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A Seat in the House

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I serve on the Legislative Council’s Interim Committee on Electric Utilities Restructuring and because electricity, and the rates we pay for the use of this resource, is important to all of us, I thought it might be interesting to discuss the electric utility restructuring issue in this week’s column.

In response to a national effort to deregulate the electric industry, the Idaho Legislature established the interim committee in 1977 to study electric restructuring issues. This was done in an effort to avoid unintended consequences on Idaho citizens if the state decided voluntarily to follow the national movement, or if as a result of national deregulation legislation, would be required to deregulate or restructure the industry in Idaho.

Our reliance on hydroelectric power presents unique challenges with respect to deregulation. Generation of hydroelectricity requires the use or appropriation of a public resource, namely the State of Idaho’s water. Because of the reliance of electric generation upon this state resource, electric deregulation in Idaho also involves issues of state sovereignty and the state’s ability to control the development of a resource that belongs to all Idahoans.

So where are we now? We continue to wrestle with the issue because deregulation is still a national issue. As committee members we recognize that because of our large amount of hydroelectric generation, the strength of Idaho’s electric power system has always been universal, reliable service at lower rates then most of the nation. The question we are trying to address then is:  what benefits, if any, can Idaho expect from deregulation of the industry?

Proponents of deregulation claim lower costs from competition will result, but since Idaho already has some of the lowest retail power rates, how will competition help us? In theory, competition could reduce power costs in high cost states, but many of us on the committee (in fact, maybe all of us) believe such reductions in these other states could result in higher rates for us in Idaho!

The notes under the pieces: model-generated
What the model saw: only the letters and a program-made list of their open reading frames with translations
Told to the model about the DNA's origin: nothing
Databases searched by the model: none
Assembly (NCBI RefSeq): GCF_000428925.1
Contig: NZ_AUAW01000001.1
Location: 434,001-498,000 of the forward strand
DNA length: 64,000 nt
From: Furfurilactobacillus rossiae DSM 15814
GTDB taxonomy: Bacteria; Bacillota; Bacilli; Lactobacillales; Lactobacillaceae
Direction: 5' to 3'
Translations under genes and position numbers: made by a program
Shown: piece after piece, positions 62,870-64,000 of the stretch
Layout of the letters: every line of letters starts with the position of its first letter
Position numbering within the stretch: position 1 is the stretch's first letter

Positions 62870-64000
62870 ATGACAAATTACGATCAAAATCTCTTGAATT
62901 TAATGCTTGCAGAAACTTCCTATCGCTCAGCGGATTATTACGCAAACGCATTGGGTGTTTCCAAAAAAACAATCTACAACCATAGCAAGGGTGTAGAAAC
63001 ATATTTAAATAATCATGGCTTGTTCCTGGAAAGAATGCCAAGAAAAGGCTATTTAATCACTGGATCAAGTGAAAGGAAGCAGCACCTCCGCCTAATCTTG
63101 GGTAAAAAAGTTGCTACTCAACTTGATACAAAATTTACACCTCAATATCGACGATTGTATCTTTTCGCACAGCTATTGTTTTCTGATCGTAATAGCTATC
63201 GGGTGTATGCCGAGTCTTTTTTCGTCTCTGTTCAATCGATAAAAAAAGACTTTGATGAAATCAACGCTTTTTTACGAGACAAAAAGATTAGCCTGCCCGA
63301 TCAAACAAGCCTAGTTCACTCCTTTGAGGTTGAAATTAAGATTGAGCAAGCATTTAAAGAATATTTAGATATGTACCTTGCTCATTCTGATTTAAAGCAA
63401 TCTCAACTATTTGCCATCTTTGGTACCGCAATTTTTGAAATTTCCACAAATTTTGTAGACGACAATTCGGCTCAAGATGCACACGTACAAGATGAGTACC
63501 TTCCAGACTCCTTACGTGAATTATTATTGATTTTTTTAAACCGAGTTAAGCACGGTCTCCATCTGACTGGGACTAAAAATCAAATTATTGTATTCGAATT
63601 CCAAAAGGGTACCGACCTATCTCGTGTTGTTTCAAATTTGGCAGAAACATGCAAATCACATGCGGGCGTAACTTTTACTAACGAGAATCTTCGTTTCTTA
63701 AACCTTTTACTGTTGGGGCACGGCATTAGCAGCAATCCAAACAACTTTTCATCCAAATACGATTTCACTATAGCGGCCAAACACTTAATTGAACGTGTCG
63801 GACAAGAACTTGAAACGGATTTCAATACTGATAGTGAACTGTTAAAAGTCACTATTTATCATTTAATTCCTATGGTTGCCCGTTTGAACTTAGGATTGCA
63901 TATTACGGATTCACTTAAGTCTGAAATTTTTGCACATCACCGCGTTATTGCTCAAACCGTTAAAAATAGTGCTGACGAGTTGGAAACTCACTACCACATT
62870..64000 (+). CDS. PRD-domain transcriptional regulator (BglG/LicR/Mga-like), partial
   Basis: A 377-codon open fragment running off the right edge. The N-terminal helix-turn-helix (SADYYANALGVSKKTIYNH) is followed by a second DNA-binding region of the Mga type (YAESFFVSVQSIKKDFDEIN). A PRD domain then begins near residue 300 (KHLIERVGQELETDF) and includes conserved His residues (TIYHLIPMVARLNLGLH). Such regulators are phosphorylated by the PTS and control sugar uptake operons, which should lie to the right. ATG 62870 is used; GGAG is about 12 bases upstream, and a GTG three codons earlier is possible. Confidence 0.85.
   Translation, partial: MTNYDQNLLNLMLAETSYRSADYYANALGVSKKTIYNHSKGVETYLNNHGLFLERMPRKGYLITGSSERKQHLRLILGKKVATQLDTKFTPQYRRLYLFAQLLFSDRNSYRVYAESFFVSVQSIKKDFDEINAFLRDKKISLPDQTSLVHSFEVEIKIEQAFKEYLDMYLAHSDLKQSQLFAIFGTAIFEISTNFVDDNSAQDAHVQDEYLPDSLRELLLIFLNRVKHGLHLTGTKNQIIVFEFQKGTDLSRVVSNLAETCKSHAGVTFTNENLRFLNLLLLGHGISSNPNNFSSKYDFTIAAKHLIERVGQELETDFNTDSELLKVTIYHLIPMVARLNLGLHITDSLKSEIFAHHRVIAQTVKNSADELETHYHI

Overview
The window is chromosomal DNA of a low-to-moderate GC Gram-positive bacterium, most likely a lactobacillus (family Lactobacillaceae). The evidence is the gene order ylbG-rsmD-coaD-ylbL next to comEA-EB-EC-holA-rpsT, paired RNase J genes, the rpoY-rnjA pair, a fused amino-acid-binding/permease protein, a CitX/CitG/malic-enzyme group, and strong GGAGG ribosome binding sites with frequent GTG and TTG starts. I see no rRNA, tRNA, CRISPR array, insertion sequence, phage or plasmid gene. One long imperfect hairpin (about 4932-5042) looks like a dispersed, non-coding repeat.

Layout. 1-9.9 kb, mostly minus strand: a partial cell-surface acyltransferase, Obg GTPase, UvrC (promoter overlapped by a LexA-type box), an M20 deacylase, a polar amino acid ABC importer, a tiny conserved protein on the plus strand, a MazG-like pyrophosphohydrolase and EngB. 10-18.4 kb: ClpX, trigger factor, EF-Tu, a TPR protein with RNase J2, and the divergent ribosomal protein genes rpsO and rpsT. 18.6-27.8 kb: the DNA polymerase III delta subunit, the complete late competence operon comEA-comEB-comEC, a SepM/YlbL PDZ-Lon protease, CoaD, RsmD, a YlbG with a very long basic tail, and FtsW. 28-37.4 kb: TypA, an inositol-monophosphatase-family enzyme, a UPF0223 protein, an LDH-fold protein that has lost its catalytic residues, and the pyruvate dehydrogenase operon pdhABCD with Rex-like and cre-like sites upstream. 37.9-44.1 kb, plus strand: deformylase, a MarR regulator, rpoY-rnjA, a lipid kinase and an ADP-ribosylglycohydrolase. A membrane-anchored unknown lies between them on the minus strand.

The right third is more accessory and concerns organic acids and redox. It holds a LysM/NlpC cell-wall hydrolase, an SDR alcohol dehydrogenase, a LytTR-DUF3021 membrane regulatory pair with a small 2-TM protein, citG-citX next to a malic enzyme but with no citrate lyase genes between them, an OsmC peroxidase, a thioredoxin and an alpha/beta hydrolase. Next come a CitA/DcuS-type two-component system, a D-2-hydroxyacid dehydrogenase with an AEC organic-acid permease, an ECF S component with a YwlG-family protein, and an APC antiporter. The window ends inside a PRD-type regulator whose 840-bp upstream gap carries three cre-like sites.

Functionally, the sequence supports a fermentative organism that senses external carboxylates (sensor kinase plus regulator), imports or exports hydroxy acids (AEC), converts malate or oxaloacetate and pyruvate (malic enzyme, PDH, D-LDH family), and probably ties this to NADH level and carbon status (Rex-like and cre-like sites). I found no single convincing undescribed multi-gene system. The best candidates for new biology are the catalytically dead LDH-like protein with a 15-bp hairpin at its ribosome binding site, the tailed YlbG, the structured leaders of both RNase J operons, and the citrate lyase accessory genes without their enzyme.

Given this, why are we still addressing the issue; why not just ignore the trend toward deregulation? The problem is that we are not just an island; our power system functions well, in part, because of our interconnectedness to other states in the northwest as well as the southwest and Canada. 

Also our power system, as well as the whole northwest power system, pivots around the Bonneville Power Administration that is responsible to federal, not Idaho law. The response of BPA to federal deregulation pressures will impact the power supply for Idaho.

Therefore, to a significant extent, Idaho’s choices on electric deregulation may be narrowed, or possibly in some cases, eliminated by congressional actions and/or decisions made by the legislatures of neighboring states. We have already been impacted by deregulation decisions made by California and Montana.

At worst Idaho may be driven to deregulation without any choice; at best, we may be able to carefully craft and structure a strategy and develop legislation to avoid broad deregulation that will help insulate Idaho ratepayers from resultant increases in electric power costs. Just as important, we want to prevent exportation of Idaho’s inexpensive hydroelectric power, which would be the same as exploiting our state's valuable water resource.

Deregulation of the electric power industry is an important economic issue for our state and our citizens and I feel fortunate to be a member of the interim electric restructuring committee. This committee will continue to address the electric deregulation issue as long as necessary and we as members will do our utmost to take those actions necessary to protect our state’s economic interests and our state’s water rights.

Again, thanks for reading and as always feel free to contact me anytime. My home phone is (208) 265-0123 and my mailing address is P.O. Box 112, Dover, 83825. You can also reach me on “E” mail at infocntr(at)lso.state.us.

Thanks for reading!


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Rep. George Eskridge Rep. George Eskridge the Republican Representative for District 1 in Idaho’s House, George Eskridge can be reached at 208-265-0123 or write PO Box 112, Dover, ID 83825

Tagged as:

energy, electricity, hydroelectric, deregulation, Bonneville Power Administration

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